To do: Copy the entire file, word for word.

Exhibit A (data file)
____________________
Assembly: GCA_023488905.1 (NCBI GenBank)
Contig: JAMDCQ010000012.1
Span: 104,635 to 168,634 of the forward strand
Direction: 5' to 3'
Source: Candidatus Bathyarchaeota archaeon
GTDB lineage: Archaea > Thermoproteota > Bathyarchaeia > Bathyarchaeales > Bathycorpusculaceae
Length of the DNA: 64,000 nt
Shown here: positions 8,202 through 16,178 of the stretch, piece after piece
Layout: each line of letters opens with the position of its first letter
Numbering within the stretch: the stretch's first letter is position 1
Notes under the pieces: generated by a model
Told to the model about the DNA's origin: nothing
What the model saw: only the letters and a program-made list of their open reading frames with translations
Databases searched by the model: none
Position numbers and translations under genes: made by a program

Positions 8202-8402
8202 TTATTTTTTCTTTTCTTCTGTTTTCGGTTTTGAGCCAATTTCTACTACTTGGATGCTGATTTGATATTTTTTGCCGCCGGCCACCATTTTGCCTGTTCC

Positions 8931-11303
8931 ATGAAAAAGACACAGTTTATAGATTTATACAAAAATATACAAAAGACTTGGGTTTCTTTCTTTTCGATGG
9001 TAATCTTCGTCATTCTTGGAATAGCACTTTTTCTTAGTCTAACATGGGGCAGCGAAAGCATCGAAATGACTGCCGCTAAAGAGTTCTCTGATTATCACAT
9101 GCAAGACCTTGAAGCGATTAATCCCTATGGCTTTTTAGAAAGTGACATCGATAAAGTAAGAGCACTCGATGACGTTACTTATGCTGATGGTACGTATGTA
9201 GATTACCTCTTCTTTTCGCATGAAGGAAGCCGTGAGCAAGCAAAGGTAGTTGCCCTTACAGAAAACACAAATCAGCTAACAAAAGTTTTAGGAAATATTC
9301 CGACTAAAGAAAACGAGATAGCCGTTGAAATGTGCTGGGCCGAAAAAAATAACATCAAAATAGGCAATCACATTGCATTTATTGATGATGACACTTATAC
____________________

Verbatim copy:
Assembly: GCA_023488905.1 (NCBI GenBank)
Contig: JAMDCQ010000012.1
Span: 104,635 to 168,634 of the forward strand
Direction: 5' to 3'
Source: Candidatus Bathyarchaeota archaeon
GTDB lineage: Archaea > Thermoproteota > Bathyarchaeia > Bathyarchaeales > Bathycorpusculaceae
Length of the DNA: 64,000 nt
Shown here: positions 8,202 through 16,178 of the stretch, piece after piece
Layout: each line of letters opens with the position of its first letter
Numbering within the stretch: the stretch's first letter is position 1
Notes under the pieces: generated by a model
Told to the model about the DNA's origin: nothing
What the model saw: only the letters and a program-made list of their open reading frames with translations
Databases searched by the model: none
Position numbers and translations under genes: made by a program

Positions 8202-8402
8202 TTATTTTTTCTTTTCTTCTGTTTTCGGTTTTGAGCCAATTTCTACTACTTGGATGCTGATTTGATATTTTTTGCCGCCGGCCACCATTTTGCCTGTTCC

Positions 8931-11303
8931 ATGAAAAAGACACAGTTTATAGATTTATACAAAAATATACAAAAGACTTGGGTTTCTTTCTTTTCGATGG
9001 TAATCTTCGTCATTCTTGGAATAGCACTTTTTCTTAGTCTAACATGGGGCAGCGAAAGCATCGAAATGACTGCCGCTAAAGAGTTCTCTGATTATCACAT
9101 GCAAGACCTTGAAGCGATTAATCCCTATGGCTTTTTAGAAAGTGACATCGATAAAGTAAGAGCACTCGATGACGTTACTTATGCTGATGGTACGTATGTA
9201 GATTACCTCTTCTTTTCGCATGAAGGAAGCCGTGAGCAAGCAAAGGTAGTTGCCCTTACAGAAAACACAAATCAGCTAACAAAAGTTTTAGGAAATATTC
9301 CGACTAAAGAAAACGAGATAGCCGTTGAAATGTGCTGGGCCGAAAAAAATAACATCAAAATAGGCAATCACATTGCATTTATTGATGATGACACTTATAC